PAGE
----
Industry tipped to call for Net investing rules

Prelimiary analysis of electronic investing by the Securities Commission suggests that the current regime is causing few problems, but there appears to be an marketplace desire for standard guidelines for marketing securities (financial bonds, stocks or shares) on the Internet. The commission is consulting local funds managers about their experiences of investing electronically.

Prelimiary analysis of electronic investing by the Securities Commission suggests that the current regime is causing few problems, but there appears to be an marketplace desire for standard guidelines for marketing securities (financial bonds, stocks or shares) on the Internet.

The New Zealand Securities Commission is consulting local funds managers about their experiences of investing electronically as part of a study on Internet investment. The study will provide information about use of the Internet by both marketers and investors and identify any impediments that the current securities law may be creating in this area.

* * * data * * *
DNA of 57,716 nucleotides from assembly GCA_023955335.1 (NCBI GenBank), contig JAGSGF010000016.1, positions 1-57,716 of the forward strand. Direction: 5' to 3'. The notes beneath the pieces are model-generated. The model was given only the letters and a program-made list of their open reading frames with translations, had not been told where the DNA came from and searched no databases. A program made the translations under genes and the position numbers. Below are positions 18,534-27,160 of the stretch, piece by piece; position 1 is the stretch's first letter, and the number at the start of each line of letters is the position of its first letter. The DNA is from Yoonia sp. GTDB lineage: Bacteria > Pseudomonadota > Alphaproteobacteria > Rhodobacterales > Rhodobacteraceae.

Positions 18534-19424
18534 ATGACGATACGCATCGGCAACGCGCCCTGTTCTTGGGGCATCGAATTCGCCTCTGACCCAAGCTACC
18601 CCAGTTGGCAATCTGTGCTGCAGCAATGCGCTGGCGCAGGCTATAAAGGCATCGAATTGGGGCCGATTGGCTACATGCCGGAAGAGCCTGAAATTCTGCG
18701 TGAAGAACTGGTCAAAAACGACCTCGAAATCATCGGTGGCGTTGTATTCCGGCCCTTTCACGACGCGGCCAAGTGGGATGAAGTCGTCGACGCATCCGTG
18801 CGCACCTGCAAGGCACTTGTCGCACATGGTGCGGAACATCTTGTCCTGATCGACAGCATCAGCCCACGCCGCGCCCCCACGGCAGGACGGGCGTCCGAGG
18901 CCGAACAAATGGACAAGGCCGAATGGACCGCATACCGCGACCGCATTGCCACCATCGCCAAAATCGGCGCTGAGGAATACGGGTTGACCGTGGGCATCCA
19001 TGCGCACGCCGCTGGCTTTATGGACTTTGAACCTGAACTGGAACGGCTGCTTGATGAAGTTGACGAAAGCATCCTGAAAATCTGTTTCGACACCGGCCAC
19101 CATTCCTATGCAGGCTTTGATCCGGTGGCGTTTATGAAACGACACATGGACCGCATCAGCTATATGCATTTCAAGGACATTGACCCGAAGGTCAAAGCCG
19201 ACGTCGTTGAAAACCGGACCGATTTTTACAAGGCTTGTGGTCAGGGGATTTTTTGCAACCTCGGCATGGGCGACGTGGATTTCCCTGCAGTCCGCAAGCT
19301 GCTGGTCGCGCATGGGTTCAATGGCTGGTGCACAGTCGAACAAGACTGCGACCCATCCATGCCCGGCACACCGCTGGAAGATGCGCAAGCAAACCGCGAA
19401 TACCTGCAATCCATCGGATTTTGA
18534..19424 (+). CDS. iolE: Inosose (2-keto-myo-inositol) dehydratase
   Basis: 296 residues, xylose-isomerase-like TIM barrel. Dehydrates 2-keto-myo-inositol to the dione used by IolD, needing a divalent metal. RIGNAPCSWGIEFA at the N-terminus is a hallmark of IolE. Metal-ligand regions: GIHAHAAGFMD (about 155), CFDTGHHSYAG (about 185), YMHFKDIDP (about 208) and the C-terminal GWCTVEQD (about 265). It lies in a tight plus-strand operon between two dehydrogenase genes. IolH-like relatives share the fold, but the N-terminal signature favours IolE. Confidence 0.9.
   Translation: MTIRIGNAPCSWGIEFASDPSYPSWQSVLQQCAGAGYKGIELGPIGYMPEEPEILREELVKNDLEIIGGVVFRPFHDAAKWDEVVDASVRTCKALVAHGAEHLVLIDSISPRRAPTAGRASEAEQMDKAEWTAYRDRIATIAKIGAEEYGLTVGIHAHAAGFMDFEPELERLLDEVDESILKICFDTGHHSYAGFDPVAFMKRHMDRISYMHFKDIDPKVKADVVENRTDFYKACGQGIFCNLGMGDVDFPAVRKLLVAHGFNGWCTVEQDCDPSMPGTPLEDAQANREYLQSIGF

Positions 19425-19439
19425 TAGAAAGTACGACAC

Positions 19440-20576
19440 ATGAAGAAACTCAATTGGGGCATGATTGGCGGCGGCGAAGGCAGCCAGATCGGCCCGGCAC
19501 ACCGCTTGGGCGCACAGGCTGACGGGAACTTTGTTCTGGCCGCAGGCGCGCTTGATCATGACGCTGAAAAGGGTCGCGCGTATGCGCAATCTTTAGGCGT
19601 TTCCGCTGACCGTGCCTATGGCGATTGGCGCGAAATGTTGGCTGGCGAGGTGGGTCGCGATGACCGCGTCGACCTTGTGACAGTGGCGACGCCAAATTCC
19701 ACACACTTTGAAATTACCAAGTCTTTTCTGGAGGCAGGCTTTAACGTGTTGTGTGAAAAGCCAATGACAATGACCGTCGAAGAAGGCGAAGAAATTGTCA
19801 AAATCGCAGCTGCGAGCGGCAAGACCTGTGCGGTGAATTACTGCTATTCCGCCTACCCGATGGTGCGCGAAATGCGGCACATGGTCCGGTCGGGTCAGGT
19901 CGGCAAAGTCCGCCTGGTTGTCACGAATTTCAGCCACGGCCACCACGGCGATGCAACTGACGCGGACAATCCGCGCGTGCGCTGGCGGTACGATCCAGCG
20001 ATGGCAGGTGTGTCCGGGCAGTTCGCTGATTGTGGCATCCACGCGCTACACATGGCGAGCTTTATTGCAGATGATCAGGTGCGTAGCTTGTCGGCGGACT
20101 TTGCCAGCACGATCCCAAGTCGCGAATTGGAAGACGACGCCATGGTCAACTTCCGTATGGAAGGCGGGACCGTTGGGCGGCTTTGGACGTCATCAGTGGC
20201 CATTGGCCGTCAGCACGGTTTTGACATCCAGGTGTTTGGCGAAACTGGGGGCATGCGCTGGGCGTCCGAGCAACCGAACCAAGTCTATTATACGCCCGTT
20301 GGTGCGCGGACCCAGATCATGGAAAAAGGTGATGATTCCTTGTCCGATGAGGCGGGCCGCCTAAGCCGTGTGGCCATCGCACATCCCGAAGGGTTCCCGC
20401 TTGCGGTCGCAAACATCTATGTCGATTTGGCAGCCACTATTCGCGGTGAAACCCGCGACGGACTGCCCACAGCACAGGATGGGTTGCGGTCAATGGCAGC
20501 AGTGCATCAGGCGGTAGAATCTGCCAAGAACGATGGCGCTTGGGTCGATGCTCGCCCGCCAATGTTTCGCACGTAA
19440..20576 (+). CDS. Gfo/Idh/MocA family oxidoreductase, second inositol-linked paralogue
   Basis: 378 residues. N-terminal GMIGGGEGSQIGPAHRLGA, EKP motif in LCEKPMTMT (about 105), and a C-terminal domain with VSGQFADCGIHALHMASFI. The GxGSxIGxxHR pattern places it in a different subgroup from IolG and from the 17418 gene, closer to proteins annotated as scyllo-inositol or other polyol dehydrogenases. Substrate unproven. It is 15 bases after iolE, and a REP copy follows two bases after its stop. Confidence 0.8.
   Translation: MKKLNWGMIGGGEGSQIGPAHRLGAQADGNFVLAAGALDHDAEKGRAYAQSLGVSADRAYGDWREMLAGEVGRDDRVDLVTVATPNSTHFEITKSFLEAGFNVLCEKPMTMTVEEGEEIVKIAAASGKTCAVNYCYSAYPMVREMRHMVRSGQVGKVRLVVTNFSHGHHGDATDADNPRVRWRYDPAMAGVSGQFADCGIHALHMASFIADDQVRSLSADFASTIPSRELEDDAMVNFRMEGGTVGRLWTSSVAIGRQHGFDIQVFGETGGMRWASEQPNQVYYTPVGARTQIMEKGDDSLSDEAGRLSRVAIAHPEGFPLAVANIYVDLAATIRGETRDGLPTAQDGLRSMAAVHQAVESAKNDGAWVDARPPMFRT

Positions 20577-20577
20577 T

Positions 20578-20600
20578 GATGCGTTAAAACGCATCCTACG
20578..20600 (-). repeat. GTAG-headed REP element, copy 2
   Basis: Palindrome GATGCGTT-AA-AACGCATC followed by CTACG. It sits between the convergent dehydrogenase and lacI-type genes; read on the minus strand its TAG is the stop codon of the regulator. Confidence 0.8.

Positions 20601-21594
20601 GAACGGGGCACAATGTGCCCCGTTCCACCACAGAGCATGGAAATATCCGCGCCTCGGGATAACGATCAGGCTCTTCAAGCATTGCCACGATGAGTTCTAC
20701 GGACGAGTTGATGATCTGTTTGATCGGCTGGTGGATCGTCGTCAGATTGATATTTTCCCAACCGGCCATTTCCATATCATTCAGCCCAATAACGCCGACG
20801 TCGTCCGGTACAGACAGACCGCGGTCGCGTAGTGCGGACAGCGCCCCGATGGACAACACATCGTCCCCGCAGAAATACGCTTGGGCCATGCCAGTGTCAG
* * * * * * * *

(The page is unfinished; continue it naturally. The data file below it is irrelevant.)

The Securities Commission is a statutory corporation which is expected to act independently of the government. Set up in 1978 under the Securities Act its aim is to facilitate capital investment in New Zealand and promote the efficiency of the local securities markets and strengthen public and institutional confidence in these markets, both in New Zealand and overseas.

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